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The Legal Writer – The Problem with Shall, by Elizabeth Ruiz Frost, Oregon State Bar Bulletin (February/March)


When we draft legal documents for our clients, we aim to articulate who can do what and when. Those rights and obligations are established through words of authority. But in legal writing, inconsistent use and interpretation of some words of authority can create ambiguity in our documents.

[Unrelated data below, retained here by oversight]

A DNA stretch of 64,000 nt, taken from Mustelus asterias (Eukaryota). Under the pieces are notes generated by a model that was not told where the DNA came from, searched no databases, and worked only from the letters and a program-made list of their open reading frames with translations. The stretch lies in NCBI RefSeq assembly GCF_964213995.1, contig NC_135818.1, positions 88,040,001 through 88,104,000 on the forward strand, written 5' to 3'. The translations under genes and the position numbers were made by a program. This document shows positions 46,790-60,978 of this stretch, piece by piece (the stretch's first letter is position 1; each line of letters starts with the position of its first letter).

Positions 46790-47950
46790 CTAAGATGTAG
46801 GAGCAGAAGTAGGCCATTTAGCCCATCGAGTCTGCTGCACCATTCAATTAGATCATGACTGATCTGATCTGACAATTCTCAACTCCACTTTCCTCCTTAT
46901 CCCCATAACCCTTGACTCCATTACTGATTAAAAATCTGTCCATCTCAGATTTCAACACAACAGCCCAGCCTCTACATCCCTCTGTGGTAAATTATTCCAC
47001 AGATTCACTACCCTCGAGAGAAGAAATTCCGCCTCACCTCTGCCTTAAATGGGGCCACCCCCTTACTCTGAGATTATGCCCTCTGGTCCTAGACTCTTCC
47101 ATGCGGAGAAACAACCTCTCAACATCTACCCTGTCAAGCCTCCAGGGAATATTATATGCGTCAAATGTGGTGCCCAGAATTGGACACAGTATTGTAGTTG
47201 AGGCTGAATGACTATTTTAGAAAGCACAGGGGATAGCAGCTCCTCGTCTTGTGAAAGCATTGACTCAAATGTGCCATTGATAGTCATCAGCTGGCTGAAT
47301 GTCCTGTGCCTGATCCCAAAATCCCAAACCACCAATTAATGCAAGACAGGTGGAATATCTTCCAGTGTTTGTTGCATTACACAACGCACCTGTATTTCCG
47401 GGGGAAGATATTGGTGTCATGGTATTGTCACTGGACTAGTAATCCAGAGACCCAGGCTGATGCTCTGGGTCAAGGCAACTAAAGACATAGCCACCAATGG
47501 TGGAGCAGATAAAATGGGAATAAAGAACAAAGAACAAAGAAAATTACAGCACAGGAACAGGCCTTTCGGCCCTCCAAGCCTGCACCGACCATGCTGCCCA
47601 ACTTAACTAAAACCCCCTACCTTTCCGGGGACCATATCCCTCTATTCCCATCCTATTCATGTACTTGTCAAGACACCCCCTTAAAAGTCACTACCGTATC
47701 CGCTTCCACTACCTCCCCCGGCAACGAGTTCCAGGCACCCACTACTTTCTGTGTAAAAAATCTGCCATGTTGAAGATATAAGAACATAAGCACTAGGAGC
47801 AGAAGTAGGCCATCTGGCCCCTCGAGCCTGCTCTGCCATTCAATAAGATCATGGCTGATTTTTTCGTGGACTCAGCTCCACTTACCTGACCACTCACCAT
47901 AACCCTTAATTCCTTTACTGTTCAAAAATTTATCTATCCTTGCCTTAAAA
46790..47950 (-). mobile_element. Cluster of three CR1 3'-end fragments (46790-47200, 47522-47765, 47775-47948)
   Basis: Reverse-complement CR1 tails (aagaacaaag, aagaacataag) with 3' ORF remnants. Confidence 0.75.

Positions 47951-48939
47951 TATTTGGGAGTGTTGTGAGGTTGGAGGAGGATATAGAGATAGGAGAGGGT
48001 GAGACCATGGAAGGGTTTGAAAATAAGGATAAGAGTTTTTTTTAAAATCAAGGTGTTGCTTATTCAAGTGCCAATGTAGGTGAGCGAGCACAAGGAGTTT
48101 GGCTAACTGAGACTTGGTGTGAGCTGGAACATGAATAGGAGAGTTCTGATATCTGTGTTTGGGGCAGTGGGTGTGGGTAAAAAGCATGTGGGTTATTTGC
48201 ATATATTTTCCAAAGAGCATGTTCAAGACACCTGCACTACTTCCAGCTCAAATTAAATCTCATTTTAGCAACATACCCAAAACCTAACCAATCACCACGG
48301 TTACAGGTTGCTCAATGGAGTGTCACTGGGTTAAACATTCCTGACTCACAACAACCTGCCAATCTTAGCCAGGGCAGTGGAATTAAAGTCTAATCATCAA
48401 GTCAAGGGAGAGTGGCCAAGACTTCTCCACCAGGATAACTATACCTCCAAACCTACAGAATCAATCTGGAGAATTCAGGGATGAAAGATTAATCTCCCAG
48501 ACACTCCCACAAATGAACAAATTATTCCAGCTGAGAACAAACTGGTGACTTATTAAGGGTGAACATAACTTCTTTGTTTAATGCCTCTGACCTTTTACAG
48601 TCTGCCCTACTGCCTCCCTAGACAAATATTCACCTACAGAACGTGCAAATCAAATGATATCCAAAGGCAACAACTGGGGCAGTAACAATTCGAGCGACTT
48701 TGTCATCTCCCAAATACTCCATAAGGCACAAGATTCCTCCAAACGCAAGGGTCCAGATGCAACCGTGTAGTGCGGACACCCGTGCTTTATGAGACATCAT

The word shall can be particularly troublesome. Drafters often use shall in place of other words like does, will, should, might or may. If we use shall sometimes to connote a mandatory term, at other times to connote a discretionary term, and once in a while to connote a future event, how can a reader accurately determine our intent? When a word of authority is used inconsistently, courts are left to determine the word’s meaning. To avoid squabbles over ambiguous terms, think through each word of authority that you write and use these words consistently.